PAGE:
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Scales and Complexity in Ecological Communities: Models, Methods, and Predictions

Call for Papers

Empirical patterns of biodiversity in microbial communities as well as ecological systems show remarkable regularities, which suggest the possibility that they have emerged from general underlying processes. This has attracted the attention of physicists and mathematicians who have been trying to discover and model the laws and principles of species-rich communities at different spatial and temporal scales. For instance, there is mounting evidence that critical phenomena studied in statistical mechanics are also important in biology and ecology, where scaling exponents have been discovered. Stochastic processes are crucial for explaining macropatterns. Network theory is fundamental when uncovering the relations between complexity and stability. Also, because networks dictate the rates at which resources are delivered to cells, it has been possible to develop a metabolic theory of ecology, which explains many scaling laws in biological systems starting from some physiological processes. One of the goals is to understand how microscale ecological interactions dictate self-organization and how this reverberates on the emerging complexity of community assembly at macroscale, even more so in microbial communities, where the multiscale organization of organisms influences community structure and dynamics. Theoretical physicists have been studying evolution in spatially structured environments and have successfully applied statistical mechanics to study horizontal gene transfer and growth of bacterial biofilms.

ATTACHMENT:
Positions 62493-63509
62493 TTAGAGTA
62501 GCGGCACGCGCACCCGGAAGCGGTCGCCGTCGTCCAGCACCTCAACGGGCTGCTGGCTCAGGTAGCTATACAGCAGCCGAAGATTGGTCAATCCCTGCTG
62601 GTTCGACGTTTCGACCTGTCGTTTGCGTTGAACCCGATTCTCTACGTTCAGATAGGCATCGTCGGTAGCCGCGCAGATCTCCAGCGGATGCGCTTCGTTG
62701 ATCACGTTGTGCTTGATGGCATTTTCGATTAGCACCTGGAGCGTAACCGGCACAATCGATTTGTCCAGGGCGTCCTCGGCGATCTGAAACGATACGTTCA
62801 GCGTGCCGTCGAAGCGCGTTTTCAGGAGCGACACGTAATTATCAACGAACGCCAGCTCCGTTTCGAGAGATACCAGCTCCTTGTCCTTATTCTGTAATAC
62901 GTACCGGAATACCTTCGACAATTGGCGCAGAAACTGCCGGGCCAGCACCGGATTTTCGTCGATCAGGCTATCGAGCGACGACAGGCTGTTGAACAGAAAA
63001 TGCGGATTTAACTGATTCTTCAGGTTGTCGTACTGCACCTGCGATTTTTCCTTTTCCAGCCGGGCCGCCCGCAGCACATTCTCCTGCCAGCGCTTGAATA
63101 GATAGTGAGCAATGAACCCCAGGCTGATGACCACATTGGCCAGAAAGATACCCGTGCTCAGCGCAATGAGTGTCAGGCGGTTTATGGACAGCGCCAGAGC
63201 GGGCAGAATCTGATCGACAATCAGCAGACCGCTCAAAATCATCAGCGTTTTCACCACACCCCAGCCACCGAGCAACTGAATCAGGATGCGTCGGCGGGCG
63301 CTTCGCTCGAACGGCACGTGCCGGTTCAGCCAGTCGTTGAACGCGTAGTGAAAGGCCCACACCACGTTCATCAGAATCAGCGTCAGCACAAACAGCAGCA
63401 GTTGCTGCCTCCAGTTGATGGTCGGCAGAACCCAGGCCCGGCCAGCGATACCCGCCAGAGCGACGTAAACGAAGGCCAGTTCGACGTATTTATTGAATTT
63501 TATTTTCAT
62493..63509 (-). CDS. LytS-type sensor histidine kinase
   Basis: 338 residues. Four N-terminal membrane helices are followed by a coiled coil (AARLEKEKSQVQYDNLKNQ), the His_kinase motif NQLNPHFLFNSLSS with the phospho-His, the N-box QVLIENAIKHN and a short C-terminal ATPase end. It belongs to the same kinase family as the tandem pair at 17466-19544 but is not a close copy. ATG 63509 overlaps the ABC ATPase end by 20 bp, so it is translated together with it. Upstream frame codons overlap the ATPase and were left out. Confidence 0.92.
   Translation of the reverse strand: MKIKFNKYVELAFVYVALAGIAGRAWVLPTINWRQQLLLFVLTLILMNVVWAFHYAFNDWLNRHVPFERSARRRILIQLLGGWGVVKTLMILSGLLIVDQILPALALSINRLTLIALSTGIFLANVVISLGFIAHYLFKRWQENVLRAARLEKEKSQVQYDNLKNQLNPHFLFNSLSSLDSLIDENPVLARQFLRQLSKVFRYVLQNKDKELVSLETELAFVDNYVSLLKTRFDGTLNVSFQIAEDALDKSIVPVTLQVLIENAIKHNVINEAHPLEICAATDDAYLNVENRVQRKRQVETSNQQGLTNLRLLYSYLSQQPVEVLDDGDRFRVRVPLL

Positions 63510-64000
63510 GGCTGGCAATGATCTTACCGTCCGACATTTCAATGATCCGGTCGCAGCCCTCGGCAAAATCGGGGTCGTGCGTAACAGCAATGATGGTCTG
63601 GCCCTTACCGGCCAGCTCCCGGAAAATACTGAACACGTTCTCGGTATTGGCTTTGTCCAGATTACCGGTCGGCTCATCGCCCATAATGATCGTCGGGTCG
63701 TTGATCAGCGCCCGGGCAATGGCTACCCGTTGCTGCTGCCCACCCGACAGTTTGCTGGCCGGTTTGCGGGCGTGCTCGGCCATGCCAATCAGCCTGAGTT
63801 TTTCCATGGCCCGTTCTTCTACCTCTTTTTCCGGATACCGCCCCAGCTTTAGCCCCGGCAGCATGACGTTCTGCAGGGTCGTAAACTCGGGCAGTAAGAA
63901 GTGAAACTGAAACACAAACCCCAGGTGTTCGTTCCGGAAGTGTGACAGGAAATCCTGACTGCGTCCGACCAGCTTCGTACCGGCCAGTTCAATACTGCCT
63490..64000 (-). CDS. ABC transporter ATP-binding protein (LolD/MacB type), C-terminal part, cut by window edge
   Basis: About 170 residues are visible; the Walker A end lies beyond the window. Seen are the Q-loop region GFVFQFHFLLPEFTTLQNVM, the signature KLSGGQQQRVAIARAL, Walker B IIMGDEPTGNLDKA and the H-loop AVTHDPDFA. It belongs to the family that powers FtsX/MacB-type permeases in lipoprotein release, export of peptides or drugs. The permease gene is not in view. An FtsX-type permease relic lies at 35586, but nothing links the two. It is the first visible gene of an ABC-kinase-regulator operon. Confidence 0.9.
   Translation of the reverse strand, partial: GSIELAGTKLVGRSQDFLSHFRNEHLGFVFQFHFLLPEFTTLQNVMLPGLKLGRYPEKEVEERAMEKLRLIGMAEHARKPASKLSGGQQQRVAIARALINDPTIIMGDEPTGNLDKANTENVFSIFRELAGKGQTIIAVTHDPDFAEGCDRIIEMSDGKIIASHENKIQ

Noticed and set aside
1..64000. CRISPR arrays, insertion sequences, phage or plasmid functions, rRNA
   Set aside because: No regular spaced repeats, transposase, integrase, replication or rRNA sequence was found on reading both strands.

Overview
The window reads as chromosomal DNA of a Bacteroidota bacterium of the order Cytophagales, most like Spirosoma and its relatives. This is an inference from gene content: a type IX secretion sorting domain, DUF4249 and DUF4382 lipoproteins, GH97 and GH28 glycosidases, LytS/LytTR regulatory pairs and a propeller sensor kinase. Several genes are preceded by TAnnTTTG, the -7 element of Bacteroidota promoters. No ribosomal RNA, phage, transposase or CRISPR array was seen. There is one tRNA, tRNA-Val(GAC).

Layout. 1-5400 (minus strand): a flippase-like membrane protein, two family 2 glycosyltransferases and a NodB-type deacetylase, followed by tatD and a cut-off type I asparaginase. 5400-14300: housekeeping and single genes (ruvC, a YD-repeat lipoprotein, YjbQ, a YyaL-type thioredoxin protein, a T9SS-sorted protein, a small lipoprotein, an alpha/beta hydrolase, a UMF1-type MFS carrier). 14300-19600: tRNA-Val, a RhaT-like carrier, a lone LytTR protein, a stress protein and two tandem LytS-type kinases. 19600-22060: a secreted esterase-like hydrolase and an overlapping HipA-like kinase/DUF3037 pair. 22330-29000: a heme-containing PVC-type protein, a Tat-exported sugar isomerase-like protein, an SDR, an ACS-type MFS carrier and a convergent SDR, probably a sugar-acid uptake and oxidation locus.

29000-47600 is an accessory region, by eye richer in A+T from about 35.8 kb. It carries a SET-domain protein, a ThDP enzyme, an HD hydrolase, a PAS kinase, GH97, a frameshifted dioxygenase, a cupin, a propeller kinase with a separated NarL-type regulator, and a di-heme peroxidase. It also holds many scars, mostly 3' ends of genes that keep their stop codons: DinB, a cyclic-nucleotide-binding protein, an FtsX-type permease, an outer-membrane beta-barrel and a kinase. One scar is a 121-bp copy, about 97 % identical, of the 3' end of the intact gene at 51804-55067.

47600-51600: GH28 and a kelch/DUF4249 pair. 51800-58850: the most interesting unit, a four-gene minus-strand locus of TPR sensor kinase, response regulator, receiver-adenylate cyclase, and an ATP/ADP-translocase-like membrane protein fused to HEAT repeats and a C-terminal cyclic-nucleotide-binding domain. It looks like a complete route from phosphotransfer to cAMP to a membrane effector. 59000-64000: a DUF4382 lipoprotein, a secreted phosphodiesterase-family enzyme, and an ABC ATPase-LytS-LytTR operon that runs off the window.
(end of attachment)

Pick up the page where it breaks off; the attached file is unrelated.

These approaches are generating a paradigm shift in theoretical ecology, which is slowly moving away from classical ecological theory, coming closer to physics. One of the main challenges is how to integrate all those disparate approaches into a coherent theory which shows how evolutionary processes generate both variation and invariance across scales of biological organization.

This special issue focuses on quantitative approaches to ecological communities, which try to dissect the connections between processes operating at different scales and the complexity of emerging patterns. We hope to attract both theoretical and data-driven works that aim at connecting empirical observations with fundamental ecological principles. We also encourage the submission of reviews which describe the current state of the art.

Potential topics include but are not limited to the following:

  • Stochastic approaches to ecological systems
  • Spatial models
  • Evolutionary theory of ecological processes
  • Applications of evolutionary game theory to ecology
  • Statistical mechanics of ecosystems
  • Ecological patterns
  • Ecological community assembly
  • Ecological scaling laws
  • Allometric scaling
  • Neutral theory of biodiversity
  • Microbial community dynamics
  • Ecology of the microbiomes
  • Applications of information theory to ecology (MaxEnt)
  • Effects of ecological network structure on dynamics (and back)
  • Ecological networks
  • Ecological interactions from abundance and/or presence data
  • Stability and persistence

Authors can submit their manuscripts through the Manuscript Tracking System at

Submission DeadlineFriday, 7 September 2018
Publication DateJanuary 2019

Papers are published upon acceptance, regardless of the Special Issue publication date.

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